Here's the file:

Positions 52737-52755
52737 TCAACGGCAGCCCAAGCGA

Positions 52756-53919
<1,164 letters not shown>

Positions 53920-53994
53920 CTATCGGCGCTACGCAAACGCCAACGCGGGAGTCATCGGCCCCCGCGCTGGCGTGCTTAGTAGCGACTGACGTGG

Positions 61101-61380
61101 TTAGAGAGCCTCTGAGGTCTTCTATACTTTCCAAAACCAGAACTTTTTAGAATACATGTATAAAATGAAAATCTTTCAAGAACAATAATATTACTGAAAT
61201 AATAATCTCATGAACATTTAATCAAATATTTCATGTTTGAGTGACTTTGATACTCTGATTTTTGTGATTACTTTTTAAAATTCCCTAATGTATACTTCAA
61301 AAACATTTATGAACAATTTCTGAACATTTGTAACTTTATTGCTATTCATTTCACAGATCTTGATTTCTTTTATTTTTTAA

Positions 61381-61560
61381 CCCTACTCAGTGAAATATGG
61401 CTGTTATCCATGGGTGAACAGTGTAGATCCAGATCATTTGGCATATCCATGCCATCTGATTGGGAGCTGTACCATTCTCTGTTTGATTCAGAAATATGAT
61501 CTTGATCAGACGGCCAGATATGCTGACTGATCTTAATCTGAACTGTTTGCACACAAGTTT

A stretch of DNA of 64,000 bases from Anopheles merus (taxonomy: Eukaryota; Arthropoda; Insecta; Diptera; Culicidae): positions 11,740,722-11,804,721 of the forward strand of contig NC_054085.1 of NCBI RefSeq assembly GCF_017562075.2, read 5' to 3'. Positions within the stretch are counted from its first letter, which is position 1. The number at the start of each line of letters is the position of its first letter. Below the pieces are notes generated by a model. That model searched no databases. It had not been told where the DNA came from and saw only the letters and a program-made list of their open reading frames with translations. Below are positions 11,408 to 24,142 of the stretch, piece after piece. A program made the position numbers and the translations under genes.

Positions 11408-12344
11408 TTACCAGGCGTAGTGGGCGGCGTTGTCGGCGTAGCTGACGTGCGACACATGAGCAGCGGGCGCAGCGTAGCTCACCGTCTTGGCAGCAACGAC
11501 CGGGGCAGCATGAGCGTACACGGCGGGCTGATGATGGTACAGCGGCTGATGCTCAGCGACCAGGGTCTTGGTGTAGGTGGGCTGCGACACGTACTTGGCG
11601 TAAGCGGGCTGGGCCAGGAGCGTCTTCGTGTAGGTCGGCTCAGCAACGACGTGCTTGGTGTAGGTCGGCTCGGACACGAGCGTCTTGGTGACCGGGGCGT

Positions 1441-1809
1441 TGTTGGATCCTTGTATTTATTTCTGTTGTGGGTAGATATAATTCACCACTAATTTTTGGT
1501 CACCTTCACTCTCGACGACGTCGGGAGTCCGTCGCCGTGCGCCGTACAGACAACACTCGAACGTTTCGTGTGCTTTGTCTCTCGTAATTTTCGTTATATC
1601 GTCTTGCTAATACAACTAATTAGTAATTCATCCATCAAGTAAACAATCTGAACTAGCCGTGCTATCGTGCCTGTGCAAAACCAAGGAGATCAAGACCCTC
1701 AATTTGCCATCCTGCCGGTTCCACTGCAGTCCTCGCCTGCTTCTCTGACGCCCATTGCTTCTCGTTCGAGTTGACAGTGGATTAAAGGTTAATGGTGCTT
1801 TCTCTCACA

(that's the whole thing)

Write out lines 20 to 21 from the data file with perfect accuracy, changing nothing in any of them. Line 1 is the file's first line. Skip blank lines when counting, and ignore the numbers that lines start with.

Positions 1441-1809
1441 TGTTGGATCCTTGTATTTATTTCTGTTGTGGGTAGATATAATTCACCACTAATTTTTGGT